My kids loved Halloween. I hated it. Nights were usually cold, sometimes rainy. The kids wanted to start early and finish late. Instead of a cute plastic pumpkin for their candy, they took pillowcases—more room for their haul. Candy—in many shapes and forms—were strewn on the floor afterward while they picked out the “good stuff.” Sometimes they ate too much candy and…you know.
I think they liked dressing up as much as trick-or-treating. Costumes were usually homemade, or I should say “put together” by them. Some of their friends had elaborate costumes because their mothers could sew. Sewing was not a skill I ever learned, so it was do-it-yourself or find something on a store shelf.
That went for me, too, because I usually had to dress up at work. I remember one year the Director of Planning (I worked for cities) wore an enviable outfit. It was a T-shirt that said Costume. Another year the women in my department decided to come to work dressed as pumpkins. We all wore green tights and cut leg and arm holes in stuffed orange plastic bags with faces drawn on them. The bags were “borrowed” from the Public Works department which had a supply for anti-litter campaigns.
My best costume was a white nightgown (modest, thank God) under layers of white tulle wrapped around my body. My face was powdered white. I say “thank God” because that was the Halloween I had to leave work and drive to the emergency room of the local hospital. My son had cut his hand while trying to carve a pumpkin with my best chef’s knife and a neighbor had taken him to the hospital. He was okay, but I endured a few raised eyebrows and chuckles from the staff with my ghost costume.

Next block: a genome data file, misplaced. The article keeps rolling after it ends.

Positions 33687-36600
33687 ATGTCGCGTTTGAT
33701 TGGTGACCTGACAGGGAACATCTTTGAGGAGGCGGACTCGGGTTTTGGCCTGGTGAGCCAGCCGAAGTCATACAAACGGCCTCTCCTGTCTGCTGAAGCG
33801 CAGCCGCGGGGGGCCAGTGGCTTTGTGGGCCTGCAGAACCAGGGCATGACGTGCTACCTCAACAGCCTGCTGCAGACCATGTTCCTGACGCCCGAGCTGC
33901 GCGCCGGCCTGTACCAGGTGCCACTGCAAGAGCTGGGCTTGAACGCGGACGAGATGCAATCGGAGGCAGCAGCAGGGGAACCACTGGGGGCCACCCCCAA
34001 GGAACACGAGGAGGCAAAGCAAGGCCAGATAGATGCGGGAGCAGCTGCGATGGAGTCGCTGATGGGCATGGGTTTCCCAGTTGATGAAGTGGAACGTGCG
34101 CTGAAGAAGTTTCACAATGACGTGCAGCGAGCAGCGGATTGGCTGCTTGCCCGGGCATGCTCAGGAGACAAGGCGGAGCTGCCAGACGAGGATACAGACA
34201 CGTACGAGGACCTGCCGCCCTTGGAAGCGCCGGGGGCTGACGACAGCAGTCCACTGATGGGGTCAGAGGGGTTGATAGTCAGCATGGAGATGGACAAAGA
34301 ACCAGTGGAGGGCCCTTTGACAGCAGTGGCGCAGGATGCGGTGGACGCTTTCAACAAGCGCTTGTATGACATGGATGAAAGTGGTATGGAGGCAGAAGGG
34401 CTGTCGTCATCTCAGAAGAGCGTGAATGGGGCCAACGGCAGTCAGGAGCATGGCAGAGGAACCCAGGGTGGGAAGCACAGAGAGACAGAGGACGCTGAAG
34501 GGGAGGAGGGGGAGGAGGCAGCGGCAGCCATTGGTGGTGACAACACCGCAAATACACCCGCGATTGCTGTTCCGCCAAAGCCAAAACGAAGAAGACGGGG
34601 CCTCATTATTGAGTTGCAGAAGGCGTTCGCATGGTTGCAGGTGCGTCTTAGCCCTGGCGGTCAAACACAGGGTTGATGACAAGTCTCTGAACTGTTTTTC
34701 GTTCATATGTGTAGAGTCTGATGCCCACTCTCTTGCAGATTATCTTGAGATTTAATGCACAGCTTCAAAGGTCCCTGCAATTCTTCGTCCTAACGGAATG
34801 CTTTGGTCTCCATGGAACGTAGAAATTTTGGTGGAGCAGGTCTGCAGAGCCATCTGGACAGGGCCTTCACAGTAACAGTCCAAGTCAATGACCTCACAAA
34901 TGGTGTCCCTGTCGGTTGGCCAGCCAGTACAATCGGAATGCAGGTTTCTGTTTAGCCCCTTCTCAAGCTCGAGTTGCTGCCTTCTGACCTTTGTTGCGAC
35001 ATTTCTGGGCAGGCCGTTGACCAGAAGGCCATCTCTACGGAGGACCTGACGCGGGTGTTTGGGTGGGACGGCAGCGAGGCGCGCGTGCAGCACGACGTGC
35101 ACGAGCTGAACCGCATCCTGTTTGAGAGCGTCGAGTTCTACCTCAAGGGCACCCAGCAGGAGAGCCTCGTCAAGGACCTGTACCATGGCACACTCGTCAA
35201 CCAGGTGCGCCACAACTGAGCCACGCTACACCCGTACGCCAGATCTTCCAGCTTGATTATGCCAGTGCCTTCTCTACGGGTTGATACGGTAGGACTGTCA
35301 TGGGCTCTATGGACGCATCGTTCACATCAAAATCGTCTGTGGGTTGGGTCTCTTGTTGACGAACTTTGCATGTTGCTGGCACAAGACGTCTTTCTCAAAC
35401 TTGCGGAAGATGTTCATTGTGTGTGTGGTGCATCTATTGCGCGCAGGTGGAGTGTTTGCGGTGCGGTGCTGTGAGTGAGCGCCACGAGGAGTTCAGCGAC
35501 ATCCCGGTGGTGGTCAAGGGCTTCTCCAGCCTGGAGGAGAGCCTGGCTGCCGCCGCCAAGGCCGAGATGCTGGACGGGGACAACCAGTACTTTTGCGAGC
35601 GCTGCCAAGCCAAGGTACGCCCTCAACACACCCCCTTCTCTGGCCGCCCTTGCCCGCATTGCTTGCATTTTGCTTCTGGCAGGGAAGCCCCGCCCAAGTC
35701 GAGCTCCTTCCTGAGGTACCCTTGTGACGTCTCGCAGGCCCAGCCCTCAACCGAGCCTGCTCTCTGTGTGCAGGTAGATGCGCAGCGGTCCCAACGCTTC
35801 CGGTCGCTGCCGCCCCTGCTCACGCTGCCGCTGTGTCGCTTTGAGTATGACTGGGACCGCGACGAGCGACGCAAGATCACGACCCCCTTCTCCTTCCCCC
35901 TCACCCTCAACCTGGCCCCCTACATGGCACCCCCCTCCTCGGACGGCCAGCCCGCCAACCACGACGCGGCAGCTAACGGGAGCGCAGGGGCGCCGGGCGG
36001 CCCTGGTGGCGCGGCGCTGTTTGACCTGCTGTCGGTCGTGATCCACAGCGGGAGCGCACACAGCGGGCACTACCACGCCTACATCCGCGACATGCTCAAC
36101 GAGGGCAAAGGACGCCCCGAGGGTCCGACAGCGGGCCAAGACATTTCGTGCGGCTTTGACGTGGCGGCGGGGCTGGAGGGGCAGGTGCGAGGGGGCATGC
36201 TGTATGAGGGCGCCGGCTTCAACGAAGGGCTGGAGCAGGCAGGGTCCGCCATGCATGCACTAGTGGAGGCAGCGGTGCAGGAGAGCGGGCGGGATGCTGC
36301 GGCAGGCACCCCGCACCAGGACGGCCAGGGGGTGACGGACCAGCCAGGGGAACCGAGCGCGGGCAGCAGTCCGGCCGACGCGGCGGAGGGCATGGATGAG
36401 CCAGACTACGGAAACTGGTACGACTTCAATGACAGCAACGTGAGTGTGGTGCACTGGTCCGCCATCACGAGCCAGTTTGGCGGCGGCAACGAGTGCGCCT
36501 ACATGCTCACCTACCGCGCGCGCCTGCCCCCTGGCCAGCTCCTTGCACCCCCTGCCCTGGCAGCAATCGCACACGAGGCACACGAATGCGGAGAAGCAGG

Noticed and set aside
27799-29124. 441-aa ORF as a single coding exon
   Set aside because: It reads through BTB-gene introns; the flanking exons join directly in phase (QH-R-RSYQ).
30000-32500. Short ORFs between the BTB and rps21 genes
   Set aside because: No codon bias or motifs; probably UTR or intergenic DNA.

I think my funniest Halloween memory is the year Mark and I visited his sister in Morro Bay. It was raining and either she didn’t think there would be any trick or treaters, or she had forgotten it was Halloween. Long story short….one older kid came to the door with his bag. He was given an avocado. The kid looked at it, said thank you, put it in his bag, and trotted off.
In later years, I gave up on trying to find a clever costume and just wore the same one over and over. It was a long black dress with a black pointed hat and a stick-on wart for the end of my nose. And I carried a broom.
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